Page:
Thursday, January 27, 2005

Auschwitz and the Holocaust

SS Sturmbannführer Rudolf Höss, former Commandant of Auschwitz, testifying at his Nuremberg trial:

The way we selected our victims was as follows: We had two SS doctors on duty at Auschwitz to examine the incoming transports of prisoners. The prisoners would be marched by one of the doctors who would make spot decisions as they walked by. Those who were fit for work were sent into the camp. Others were sent immediately to the extermination plants. Children of tender years were invariably exterminated since by reason of their youth they were unable to work. Still another improvement we made over Treblinka was that at Treblinka the victims almost always knew that they were to be exterminated and at Auschwitz we endeavored to fool the victims into thinking that they were to go through a delousing process. Of course, frequently they realized our true intentions and we sometimes had riots and difficulties due to that fact. Very frequently women would hide their children under the clothes, but of course when we found them we would send the children in to be exterminated. We were required to carry out these exterminations in secrecy but of course the foul and nauseating stench from the continuous burning of bodies permeated the entire area and all of the people living in the surrounding communities knew that exterminations were going on at Auschwitz.

Kofi Annan, Secretary General of the United Nations, speaking before the United Nations General Assembly during the UN commemoration of the 60th anniversary of the liberation of Auschwitz:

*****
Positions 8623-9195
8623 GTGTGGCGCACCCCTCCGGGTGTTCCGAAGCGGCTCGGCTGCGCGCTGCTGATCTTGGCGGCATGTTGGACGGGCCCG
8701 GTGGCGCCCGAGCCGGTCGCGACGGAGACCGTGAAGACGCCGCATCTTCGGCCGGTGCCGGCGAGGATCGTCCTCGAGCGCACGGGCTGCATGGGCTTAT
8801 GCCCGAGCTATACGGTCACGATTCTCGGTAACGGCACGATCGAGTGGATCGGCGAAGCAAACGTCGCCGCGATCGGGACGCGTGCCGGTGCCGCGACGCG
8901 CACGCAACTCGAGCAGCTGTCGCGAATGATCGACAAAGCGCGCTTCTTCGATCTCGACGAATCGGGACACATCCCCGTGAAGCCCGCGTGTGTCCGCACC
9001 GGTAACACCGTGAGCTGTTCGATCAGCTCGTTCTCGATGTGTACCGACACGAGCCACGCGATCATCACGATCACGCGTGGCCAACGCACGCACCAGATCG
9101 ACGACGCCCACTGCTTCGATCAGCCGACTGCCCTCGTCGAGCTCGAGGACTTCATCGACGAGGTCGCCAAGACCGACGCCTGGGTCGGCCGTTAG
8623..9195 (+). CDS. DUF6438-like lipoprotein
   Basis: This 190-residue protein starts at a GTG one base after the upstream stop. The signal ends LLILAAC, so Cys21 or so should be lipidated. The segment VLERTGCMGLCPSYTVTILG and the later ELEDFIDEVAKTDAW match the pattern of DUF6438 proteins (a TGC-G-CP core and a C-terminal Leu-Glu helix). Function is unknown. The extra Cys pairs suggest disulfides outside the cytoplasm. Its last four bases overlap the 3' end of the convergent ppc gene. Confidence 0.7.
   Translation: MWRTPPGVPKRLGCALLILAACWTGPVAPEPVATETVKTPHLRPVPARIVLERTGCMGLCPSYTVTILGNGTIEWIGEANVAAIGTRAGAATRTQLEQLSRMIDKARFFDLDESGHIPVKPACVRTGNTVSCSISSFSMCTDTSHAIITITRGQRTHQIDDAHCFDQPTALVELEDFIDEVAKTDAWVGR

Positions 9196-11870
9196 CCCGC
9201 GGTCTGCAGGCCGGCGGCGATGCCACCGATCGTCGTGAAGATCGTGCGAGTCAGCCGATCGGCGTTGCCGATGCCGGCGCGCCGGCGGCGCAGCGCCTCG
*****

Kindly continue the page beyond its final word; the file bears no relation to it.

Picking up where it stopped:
...the tragedy of the Jewish people was unique. An entire civilization, which had contributed far beyond its numbers to the cultural and intellectual riches of Europe and the world, was uprooted, destroyed, laid waste.

Elie Wiesel, Auschwitz survivor and Nobel Peace Prize laureate, speaking before the United Nations General Assembly during the UN commemoration of the 60th anniversary of the liberation of Auschwitz:

Had the Western nations intervened when Hitler occupied Czechoslovakia and Austria; had America accepted more refugees from Europe; had Britain accepted more refugees from Europe; had Britain allowed more Jews to return to their ancestral land; had the Allies bombed the railways leading to Birkenau, our tragedy might have been avoided, its scope surely diminished. This shameful indifference we must remember.

Mr. Wiesel delivered the first major speech the United Nations had ever agreed to hear in commemoration of the deaths of six million Jews. However, the room was only half full. Among Muslim countries, Jordan and Afghanistan were prominently visible, but most were absent.


Blogger MaxedOutMama said...


I have been having problems getting to your site, but I'd like to express my complete admiration for your series of articles on the Holocaust. Those who do not know history are, indeed, doomed to repeat it.

This is important information that must be kept in the public awareness, but not in a superficial way.

9:42 AM, January 27, 2005  
Blogger sygamel said...

I am close to tearing up here at work.

1:34 PM, January 27, 2005  
Blogger Tom Carter said...

Scott, thanks for your comment. I share your feelings.

2:01 PM, January 27, 2005  

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